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    Description

    1944 Steel Cent, MS64
    From the Bob Simpson Collection
    Tied for the Finest Graded

    1944 1C Struck on a Zinc-Coated Steel Planchet MS64 PCGS Secure. Ex: Simpson. This Platinum Night session, rich in its offering of not one but two 1943 bronze cents -- one each from Philadelphia and San Francisco -- is fittingly accompanied by a generous selection of 1944 steel cents, the "first cousins" to the 1943 bronze cents. Some numismatists have unkindly referred to these coins as "poor cousins" but, in fact, they stem from the same source -- Mint mixups on blanks or planchets of the wrong material for the given year -- and are equally desirable while being both more affordable and more obtainable.

    Both the 1943 bronze cents and the 1944 steel cents can be considered transitional-year errors. Both had their source in the need for copper as a strategic metal for the wartime Allied efforts. The United States' Office of Production Management, later called the Wartime Production Board, identified copper as a strategic material by early 1941, but the nation's mints had enough material on hand to stretch into late 1942. Japan's invasion of Alaska's Aleutian Islands chain in mid-1942 increased the sense of urgency around building up a stockpile of materials for the "arsenal of democracy."

    Roger Burdette's interesting United States Patterns & Experimental Pieces of WW-II notes that "one of the non-strategic metals was low carbon steel, used for one-cent coins in 1943." But further on, Burdette notes that "from 1941 through 1944 the Philadelphia Mint, and to a lesser extent those at San Francisco and Denver, began a bewildering series of ad hoc experiments. These were intended to identify substitutes for critical metal in coinage alloys, then were expanded to include complete replacements for metal, and finally concentrated on meeting objections to the substitute metals actually used in coinage."

    Experiments in the "far afield category" proposed material substitutes including cellulosic plastics, as well as glass, fiber, and ceramic alternatives. Eventually the Mint settled on the zinc-coated steel planchets so familiar to use today. Those planchets were extremely unpopular and subject to oxidation of the zinc coating (in the presence of water) into a powdery substance, zinc oxide, as well as plain old rusting (iron oxide) of the steel substrate. The cents, with their silvery color, were also frequently confused with dimes.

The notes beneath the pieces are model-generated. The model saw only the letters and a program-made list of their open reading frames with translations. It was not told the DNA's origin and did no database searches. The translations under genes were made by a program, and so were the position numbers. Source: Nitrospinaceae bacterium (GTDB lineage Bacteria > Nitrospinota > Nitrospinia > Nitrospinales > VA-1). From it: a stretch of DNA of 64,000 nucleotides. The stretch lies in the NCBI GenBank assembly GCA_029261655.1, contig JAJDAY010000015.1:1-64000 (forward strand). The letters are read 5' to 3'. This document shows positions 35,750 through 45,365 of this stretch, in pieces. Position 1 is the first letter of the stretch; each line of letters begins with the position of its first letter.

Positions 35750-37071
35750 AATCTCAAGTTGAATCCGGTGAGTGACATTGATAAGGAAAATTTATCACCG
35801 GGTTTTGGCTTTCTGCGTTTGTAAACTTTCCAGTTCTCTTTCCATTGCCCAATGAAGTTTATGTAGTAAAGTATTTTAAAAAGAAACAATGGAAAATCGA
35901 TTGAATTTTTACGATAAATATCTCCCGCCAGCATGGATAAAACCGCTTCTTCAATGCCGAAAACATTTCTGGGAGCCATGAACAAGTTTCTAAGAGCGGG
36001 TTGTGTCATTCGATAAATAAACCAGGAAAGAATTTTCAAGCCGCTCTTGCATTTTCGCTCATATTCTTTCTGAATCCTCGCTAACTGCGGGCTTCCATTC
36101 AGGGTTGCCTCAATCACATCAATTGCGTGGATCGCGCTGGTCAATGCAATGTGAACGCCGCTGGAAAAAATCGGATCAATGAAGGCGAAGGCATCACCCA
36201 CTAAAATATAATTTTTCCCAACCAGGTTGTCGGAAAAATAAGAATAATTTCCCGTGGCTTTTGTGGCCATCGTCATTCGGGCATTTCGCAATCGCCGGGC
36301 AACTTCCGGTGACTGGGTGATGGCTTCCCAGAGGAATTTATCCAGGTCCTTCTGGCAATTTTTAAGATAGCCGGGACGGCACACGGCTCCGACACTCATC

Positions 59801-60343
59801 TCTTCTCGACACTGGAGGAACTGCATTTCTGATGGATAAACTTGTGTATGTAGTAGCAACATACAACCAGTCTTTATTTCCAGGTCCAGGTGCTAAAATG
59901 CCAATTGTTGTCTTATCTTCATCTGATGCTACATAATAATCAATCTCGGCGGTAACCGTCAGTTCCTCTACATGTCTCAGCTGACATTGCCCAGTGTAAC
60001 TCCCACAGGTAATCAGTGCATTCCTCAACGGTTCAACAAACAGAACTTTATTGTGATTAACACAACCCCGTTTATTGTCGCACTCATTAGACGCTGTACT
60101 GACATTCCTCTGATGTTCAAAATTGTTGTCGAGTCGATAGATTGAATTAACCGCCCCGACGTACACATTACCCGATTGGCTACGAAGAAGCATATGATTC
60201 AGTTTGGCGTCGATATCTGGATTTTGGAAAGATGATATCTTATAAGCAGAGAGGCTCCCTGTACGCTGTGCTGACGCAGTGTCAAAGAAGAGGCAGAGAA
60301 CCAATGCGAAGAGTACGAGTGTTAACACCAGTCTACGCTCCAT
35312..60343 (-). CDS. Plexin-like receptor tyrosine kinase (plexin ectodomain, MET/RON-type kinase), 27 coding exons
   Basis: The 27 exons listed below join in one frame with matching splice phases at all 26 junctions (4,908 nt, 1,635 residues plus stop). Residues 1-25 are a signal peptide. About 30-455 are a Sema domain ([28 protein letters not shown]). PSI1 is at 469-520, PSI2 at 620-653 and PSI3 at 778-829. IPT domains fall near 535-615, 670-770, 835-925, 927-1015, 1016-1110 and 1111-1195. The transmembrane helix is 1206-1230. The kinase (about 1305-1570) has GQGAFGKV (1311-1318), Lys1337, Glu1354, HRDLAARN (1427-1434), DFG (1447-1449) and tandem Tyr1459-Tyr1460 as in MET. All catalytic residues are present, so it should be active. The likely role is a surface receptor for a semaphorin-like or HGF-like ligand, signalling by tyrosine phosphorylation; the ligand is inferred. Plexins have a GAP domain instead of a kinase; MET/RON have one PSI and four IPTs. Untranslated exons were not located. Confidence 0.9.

The Mint reverted in 1944 to using melted copper munitions shell cases to replace the unpopular one-year 1943 coinage -- but a few blank steel planchets left over from 1943 were struck in error with the 1944 date, just as a few of the 1943 cents were mistakenly struck from bronze planchets remaining from 1942.

    In addition, the Philadelphia Mint engaged in striking Belgian two franc coins in 1944 (KM-133) from zinc-coated steel planchets that were apparently the leftover 1943 cent planchets; the weights and compositions are identical. No such Belgian coins were struck at Denver or San Francisco, however, helping to explain the larger survival of 1944 steel cents from Philadelphia. Nonetheless, the steel cents, due to their fragile and reactive chemical composition, are seldom seen in high grades, regardless of their mint of origin.

    The present near-Gem is one of two examples in this grade at PCGS, although it is difficult to conceive of a second example equally fine. The surfaces boast a light touch of gold more prominent on the reverse, where a few minuscule dark flecks also appear as the only mentionable distraction. The only other example at this grade level was auctioned as lot 4411 of the ANA Rarities Night auction (Stack's Bowers, 8/2013), where it realized $158,625. Population: 2 in 64, 0 finer (11/15).
    Ex: Americana Sale (Stack's Bowers, 1/2013), lot 13262.
    Selections from The Bob R. Simpson Collection.

    Coin Index Numbers: (PCGS# 82722)

    Weight: 2.70 grams

    Metal: 100% Zinc Coated Steel


    Learn more at the Newman Numismatic Portal at Washington University in St. Louis.

    View all of [Selections from the Bob R. Simpson Collection ]

    Auction Info

    Auction Dates
    January, 2016
    6th-11th Wednesday-Monday
    Bids + Registered Phone Bidders: 17
    Lot Tracking Activity: N/A
    Page Views: 1,777

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